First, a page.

Study: Bypass Surgery Linked to Cognitive Change

STOCKHOLM - Researchers attending the International Conference on Alzheimer's Disease and Related Disorders report coronary artery bypass grafting may increase the risk of stroke, short-term memory problems and long-term cognitive change.

The procedure is a common method of treating heart disease.

The study, conducted by officials at Johns Hopkins School of Medicine, studied 3,300 patients who underwent the procedure. Some 2.6 percent of those followed later suffered from a stroke, and 6.8 percent had memory-related problems. The problems increased depending on the amount of time the patient spent in the hospital and the length the patient was on a bypass pump.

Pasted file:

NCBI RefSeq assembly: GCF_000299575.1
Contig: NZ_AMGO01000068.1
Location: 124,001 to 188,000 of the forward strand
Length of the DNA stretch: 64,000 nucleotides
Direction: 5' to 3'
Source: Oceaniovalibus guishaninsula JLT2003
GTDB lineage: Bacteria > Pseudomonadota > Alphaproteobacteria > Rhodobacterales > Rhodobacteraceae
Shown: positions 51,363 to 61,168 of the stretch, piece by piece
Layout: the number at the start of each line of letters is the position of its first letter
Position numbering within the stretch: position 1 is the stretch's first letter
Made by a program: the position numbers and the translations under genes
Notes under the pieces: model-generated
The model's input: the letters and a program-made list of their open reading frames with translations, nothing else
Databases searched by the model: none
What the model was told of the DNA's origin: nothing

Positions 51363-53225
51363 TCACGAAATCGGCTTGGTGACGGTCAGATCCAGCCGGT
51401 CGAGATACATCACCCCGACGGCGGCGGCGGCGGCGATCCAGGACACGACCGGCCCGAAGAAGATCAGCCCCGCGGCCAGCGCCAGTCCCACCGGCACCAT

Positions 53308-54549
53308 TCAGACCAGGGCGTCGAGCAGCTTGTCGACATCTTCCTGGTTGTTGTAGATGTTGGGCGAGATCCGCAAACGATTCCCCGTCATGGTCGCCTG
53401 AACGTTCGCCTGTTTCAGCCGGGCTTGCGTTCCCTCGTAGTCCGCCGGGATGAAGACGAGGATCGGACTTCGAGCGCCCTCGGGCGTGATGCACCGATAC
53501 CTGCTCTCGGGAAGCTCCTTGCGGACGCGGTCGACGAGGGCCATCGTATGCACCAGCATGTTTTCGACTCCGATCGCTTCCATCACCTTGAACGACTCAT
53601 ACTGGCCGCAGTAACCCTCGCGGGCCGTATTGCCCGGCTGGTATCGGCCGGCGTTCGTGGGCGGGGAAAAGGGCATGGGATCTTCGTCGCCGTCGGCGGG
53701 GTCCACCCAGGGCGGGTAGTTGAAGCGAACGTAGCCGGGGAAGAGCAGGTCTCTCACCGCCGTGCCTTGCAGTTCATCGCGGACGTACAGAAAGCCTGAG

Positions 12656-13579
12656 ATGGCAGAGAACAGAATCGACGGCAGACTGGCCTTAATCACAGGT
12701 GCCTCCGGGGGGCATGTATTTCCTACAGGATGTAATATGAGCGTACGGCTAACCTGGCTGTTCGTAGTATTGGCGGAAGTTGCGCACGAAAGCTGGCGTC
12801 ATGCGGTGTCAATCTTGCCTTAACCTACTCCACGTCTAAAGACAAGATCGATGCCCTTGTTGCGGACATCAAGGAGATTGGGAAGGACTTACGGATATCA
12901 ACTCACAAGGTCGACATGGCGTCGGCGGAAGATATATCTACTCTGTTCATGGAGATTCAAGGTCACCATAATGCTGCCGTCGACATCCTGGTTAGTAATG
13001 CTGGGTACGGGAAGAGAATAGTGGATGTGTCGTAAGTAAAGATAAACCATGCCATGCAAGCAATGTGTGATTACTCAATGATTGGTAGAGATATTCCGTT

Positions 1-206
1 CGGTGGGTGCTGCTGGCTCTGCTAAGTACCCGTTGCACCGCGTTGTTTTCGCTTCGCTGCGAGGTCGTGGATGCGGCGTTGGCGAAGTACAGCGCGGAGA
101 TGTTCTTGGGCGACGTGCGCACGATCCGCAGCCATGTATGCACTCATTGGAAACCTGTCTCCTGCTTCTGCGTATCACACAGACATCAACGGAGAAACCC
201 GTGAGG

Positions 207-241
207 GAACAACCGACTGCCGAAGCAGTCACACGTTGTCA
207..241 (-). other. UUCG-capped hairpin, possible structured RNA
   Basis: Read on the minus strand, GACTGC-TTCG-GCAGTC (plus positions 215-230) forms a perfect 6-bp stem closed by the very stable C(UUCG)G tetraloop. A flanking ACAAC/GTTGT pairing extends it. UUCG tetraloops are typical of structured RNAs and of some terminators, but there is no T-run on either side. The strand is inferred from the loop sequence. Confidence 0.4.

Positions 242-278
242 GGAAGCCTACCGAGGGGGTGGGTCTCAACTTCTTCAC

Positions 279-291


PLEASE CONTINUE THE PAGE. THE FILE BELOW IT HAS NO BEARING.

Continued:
The risk factors from stroke and acute confusion determined by the researchers included: hypertension, diabetes, carotid bruit, previous stroke, age and time on the bypass pump.

The American Heart Association reports more than 570,000 Americans had a coronary artery bypass graft procedure in 1999.

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